To feed a growing population under increasing natural resource constraints, the World Bank, the United Nations Food and Agriculture Organization (FAO) and other international organizations are promoting “sustainable intensification” as the future of agricultural production.1 The application of nanotechnology techniques to agricultural crop inputs is one of the proposed tools for “sustainable intensification.”2 These applications include reducing the volume of pesticide use through adding nano-silver particles to pesticides to make them more effective in targeting pests with a smaller pesticide volume; adding nano–metal oxides to target soil pathogens, e.g., those resulting from fertilizing with non-composted manure; adding nano-silicon to increase water uptake efficiency in plants; developing a DNA-based nanobio-sensor in a polymer to coat fertilizers, which would release only as much fertilizer as “demanded” by plant root ionic signals.
Each of these applications presents its own opportunities, risks and knowledge gaps. Thus far, governments are allowing the commercialization of ENMs and nano-enabled products while they deliberate whether and how much to regulate nanotechnologies. One European Commission summary of a decade of tentative steps towards a mixture of regulation and industry “self-regulation” states, “Nanotechnologies-related products/activities are presently regulated essentially by using existing provisions, but given the unique features of nanotechnologies doubts exist about the effectiveness of this approach. The use of specific hard regulation is advocated by some parties, but so far, the strategies from authorities worldwide have been essentially on probing the extendibility of existing regulatory schemes to nanotechnologies and/or to ensure compliance with them. In the last few years, voluntary measures have been endorsed by public bodies and industry to build confidence and trust, promote safety or gather data.”4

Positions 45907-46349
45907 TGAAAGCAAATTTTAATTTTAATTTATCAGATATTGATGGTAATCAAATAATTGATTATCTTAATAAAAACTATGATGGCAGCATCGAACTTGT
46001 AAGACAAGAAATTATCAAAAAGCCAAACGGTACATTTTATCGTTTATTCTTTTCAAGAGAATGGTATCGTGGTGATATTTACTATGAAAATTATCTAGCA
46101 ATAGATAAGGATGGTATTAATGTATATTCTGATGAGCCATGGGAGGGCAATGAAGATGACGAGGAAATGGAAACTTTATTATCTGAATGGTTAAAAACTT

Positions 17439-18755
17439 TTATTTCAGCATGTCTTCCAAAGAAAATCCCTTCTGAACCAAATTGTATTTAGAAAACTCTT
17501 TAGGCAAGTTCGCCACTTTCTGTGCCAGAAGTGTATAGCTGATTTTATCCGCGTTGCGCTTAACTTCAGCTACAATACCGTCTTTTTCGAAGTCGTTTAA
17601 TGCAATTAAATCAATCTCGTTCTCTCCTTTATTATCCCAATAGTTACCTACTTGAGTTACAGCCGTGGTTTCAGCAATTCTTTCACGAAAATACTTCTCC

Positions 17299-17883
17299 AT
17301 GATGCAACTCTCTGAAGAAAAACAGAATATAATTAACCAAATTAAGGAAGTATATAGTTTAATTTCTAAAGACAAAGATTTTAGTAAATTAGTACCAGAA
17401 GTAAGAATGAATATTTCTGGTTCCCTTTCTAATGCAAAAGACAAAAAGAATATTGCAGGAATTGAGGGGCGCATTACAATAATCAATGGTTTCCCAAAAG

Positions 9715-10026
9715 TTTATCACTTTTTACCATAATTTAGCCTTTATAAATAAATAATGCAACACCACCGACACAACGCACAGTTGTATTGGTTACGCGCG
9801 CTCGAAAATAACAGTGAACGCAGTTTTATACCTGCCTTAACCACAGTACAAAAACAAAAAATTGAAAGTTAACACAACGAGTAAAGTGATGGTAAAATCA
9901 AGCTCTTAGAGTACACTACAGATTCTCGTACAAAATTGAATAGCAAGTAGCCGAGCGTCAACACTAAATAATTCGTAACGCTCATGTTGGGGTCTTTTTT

As a result of the intragovernmental debate over whether to develop nanotechnology-specific regulation, governments have not yet conducted thorough assessments of nano-specific risks, nor have they required pre-market and post-market safety assessments of nano-enabled products. Notwithstanding the lack of such assessments, a FAO/World Health Organization convened expert group report stated, “It is expected that nanotechnology-derived food products will be increasingly available to consumers world-wide in the coming years.”5
More than two decades ago, two eminent toxicologists advised that “it would be prudent to examine and address environmental and human health concerns before the widespread adoption of nanotechnology.”6 With the exception of some medical applications of nanotechnology, governments, corporations and even university-based start-up companies have ignored this advice. As a result, governments have allowed hundreds of—perhaps more than a thousand—consumer products marketed as incorporating ENMs7 to be commercialized without any pre-market safety assessment.
According to Internet advertisements, ENMs are already being used in “nano-fertilizers.”8 Because governments do not regulate ENMs in fertilizers, they do not test these products, nor, of course, their product claims. Due to manufacturer confidentiality claims, determining the volume of ENMs in consumer and industrial products is very difficult, but for the five most widely used of more than 250 ENMs, one academic study estimated up to 40,000 tons a year are produced in the United States alone.9